2005-12-22 / Front Page

New town administrator takes charge in January

Bruce Keiser hails from South County
By Dotti Farrington

Bruce Keiser Bruce Keiser Bruce Keiser, director of administrative services for the town of South Kingstown since September 1989, and a career government worker in Rhode Island since 1978, will become the town administrator of Jamestown, effective Jan. 16, Town Council President David Long announced Monday.

He said Keiser and the council reached an agreement earlier that day on a contract. Long did not announce the terms of the agreement, pending signing of the contract.

Keiser will succeed Mark Haddad, who was appointed a year ago and resigned in June to accept a job in the private sector.

Haddad had replaced Maryanne Crawford, who had been town administrator since 1997 and town finance director for four years and left to become a school administrator in East Greenwich. Veteran Police Chief Thomas Tighe has served as interim town administrator during the searches for both Haddad and Keiser.

Keiser, who did not apply for the Jamestown opening in 2004, said he decided to seek the job now as a natural progression in his career. He considered various opportunities and other openings “because I’m very selective” before he applied for the Jamestown position, he said.

Keiser said he applied with the knowledge and encouragement of South Kingstown Town Manager Stephen Alfred, whom he credited with much career enrichment during his service in that town.

Before South Kingstown

Keiser spent almost two years as the director of government services with the Rhode Island Public Expenditures Council before joining the South Kingstown staff. Prior to that, he was administrative assistant to the mayor of Pawtucket for nearly three years and senior planner for that town for seven years.

He graduated cum laude from Boston University in 1974 and completed graduate studies in public administration at the University of Virginia, earning a master’s degree and U.S. Public Service Fellowship in 1977. Keiser worked for a year as public relations director for United Way in Charlottesville, Va., before coming to Rhode Island to be a research assistant with the University of Rhode Island Bureau of Government Research. Keiser was born and raised in Pottsville, Pa. While at Boston University, he met Mary Ellen Gunning, whom he married 34 years ago. She was the stay-at-home parent until about five years ago, when she earned a teaching recertification and started work in the career program at Narragansett High School.

The Keisers are parents of three adult daughters, Elizabeth, a dance coach at Bentley College and manager for Bloomingdales in Boston; Erin, a textile designer in New York; and Emily, a thirdyear emergency medicine resident at Rhode Island Hospital.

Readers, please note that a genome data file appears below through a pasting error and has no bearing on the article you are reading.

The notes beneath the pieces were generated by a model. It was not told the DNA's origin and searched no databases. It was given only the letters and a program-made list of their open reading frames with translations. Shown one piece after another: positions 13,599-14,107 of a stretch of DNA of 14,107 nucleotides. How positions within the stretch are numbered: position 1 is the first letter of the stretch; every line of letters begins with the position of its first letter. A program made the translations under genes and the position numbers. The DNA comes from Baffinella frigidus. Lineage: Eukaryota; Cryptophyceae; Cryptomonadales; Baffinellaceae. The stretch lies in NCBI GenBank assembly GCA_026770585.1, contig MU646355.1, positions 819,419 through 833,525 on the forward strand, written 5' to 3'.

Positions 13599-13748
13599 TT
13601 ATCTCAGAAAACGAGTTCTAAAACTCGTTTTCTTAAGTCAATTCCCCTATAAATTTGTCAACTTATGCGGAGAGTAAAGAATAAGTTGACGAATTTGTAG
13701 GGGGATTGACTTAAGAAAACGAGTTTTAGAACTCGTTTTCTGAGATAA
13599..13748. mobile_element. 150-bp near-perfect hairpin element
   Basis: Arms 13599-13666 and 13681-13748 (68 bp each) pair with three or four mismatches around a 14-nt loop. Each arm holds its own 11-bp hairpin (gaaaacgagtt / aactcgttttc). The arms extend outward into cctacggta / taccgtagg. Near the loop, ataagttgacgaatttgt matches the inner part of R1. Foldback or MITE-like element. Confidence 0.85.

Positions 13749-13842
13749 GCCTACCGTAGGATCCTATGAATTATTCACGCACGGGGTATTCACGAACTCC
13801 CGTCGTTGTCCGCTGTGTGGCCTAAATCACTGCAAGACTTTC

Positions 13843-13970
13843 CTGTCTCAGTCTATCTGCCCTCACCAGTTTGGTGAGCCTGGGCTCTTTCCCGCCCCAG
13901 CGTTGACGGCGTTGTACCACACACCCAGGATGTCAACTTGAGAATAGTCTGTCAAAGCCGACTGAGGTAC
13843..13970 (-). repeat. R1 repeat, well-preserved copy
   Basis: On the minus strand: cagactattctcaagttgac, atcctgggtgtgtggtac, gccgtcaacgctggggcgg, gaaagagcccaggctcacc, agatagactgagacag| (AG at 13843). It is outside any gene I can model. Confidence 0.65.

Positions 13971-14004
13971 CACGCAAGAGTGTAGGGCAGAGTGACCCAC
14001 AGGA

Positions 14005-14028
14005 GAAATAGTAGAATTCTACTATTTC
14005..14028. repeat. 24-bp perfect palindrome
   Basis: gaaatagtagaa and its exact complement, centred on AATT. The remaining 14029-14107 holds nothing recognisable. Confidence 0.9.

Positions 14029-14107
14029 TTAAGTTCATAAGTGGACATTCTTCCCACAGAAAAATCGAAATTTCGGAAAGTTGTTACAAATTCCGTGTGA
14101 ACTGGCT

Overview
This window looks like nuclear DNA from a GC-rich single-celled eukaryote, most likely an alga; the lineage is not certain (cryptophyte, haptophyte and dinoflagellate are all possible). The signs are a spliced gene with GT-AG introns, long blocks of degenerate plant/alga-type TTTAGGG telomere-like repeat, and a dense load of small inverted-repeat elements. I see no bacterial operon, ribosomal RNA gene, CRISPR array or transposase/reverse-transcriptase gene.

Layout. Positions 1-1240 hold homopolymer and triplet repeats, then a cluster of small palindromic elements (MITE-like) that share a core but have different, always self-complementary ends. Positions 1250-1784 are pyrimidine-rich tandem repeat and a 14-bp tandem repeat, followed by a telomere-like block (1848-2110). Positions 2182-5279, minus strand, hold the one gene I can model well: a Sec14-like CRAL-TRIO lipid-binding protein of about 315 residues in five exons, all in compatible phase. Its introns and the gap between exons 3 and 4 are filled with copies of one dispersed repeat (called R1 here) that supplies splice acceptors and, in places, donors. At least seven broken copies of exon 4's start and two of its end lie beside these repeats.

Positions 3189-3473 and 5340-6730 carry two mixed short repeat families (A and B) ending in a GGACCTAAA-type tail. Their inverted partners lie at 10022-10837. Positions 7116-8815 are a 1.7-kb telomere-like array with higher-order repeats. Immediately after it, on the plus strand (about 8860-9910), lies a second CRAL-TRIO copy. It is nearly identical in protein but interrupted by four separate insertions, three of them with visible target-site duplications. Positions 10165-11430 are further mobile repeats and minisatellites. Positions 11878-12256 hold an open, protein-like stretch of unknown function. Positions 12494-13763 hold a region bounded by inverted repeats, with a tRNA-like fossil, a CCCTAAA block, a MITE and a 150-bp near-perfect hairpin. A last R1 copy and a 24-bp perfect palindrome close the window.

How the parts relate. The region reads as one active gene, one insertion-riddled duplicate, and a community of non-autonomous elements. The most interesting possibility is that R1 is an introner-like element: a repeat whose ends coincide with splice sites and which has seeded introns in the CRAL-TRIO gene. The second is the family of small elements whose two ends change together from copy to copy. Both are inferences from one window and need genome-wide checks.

The new town administrator plans to continue living in South Kingstown and make the 20minute commute to work in Jamestown.

Keiser describes himself as the primary cook at home, who loves the outdoors and gets excited about oceanfront and trails recreational options in Jamestown. He said his usual activities are surfing, skiing, golfing, biking, and running, all for general fitness.

He also likes reading historical novels and non-fiction, listening to music of his ‘60s generation and its derivatives, as well as traveling.


“I am confident that my varied career in local public service and graduate education provides a solid background to serve as an effective municipal manager . . . well-suited to meeting the needs” of the Jamestown community, Keiser said.

He referred to himself as a “generalist administrator and municipal planner. He said he has worked on a broad range of policy making issues and developed skills in consensus building with staff, town boards, and citizen groups. He is skilled in budget development, administration, financial management, personnel relations, policy making and implementing, he said.

In South Kingstown, he worked on growth management and resource conservation “issues that are critical to a community like Jamestown with significant scenic and natural resources,” he noted. South Kingstown “has been a leader in responding to growth pressures . . . and impacts of development,” he pointed out.

Keiser’s latest work includes focus on maintaining a stable tax rate during municipal service expansion, he said. He has been involved with economic development to expand and diversify the tax base and to promote costeffective service delivery, he said.

Most recent work

The new town administrator worked with the South Kingstown’s $19.8 million budget, dealt with 215 employees, which included negotiating with four unions.

Keiser co-ordinated the work of all municipal departments, provided policy analysis, developed grants, was media liaison, and provided staff support for various agencies, including economic development, waterfront advisory, village preservation and revitalization, charter review, and traffic and transportation matters.

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